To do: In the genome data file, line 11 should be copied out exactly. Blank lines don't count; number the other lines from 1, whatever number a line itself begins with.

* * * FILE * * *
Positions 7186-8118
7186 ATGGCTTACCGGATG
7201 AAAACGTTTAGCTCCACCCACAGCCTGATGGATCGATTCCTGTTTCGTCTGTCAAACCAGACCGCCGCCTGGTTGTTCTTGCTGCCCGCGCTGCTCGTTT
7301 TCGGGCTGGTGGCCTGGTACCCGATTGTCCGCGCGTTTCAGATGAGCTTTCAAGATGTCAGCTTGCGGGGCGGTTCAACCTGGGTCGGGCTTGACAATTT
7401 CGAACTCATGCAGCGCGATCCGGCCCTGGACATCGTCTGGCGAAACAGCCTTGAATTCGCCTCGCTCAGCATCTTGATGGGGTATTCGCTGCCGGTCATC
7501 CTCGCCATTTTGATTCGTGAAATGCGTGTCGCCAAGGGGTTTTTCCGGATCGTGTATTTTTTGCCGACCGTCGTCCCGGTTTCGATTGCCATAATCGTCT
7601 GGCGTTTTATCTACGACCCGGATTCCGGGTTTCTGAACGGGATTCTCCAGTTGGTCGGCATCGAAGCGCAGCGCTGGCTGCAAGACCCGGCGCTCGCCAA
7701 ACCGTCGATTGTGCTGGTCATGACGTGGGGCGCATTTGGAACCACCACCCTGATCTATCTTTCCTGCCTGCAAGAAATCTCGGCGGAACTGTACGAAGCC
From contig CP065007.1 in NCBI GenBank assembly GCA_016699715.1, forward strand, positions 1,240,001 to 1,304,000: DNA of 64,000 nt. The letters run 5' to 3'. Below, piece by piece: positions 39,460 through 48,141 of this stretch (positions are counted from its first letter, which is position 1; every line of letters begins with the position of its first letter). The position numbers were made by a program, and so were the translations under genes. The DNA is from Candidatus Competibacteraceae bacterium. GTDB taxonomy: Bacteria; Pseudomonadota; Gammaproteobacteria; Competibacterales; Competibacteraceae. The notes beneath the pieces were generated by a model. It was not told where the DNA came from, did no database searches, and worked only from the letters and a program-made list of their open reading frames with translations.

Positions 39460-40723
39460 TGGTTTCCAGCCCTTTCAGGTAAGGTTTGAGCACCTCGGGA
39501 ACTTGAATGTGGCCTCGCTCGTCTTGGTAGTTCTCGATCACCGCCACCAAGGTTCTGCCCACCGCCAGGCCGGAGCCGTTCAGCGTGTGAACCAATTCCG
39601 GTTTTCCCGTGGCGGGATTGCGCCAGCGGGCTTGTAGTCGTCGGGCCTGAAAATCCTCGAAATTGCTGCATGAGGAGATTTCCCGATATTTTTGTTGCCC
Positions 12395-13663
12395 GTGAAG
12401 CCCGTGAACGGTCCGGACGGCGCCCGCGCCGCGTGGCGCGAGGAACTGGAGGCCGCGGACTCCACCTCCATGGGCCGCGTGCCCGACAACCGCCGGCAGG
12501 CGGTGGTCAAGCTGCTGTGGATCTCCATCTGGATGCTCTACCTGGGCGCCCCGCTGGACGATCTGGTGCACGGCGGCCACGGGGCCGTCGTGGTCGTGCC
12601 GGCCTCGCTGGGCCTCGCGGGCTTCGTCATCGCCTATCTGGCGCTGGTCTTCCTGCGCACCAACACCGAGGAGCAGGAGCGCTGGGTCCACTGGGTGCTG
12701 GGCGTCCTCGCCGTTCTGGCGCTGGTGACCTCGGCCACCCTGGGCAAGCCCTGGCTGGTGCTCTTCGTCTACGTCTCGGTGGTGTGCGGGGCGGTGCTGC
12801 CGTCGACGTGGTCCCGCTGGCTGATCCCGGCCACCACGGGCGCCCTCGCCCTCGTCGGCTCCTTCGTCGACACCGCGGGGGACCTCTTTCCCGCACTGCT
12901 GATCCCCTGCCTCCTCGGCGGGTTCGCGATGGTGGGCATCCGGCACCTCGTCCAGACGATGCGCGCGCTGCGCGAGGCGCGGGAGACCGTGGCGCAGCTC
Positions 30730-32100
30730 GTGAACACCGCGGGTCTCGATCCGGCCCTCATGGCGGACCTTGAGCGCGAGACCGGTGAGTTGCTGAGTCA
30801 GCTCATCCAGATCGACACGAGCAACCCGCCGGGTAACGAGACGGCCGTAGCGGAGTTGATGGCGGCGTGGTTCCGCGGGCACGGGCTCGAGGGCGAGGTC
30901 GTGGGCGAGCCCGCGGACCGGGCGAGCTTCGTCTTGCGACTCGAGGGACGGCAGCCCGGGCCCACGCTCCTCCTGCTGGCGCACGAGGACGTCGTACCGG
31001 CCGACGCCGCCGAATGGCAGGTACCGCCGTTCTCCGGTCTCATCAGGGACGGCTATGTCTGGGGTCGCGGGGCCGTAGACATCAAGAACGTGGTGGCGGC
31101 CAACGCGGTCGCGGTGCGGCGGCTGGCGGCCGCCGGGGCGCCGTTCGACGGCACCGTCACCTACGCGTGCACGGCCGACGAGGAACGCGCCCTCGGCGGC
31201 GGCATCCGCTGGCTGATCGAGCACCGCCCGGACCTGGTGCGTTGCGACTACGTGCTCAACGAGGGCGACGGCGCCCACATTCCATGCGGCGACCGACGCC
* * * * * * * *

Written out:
39460 TGGTTTCCAGCCCTTTCAGGTAAGGTTTGAGCACCTCGGGA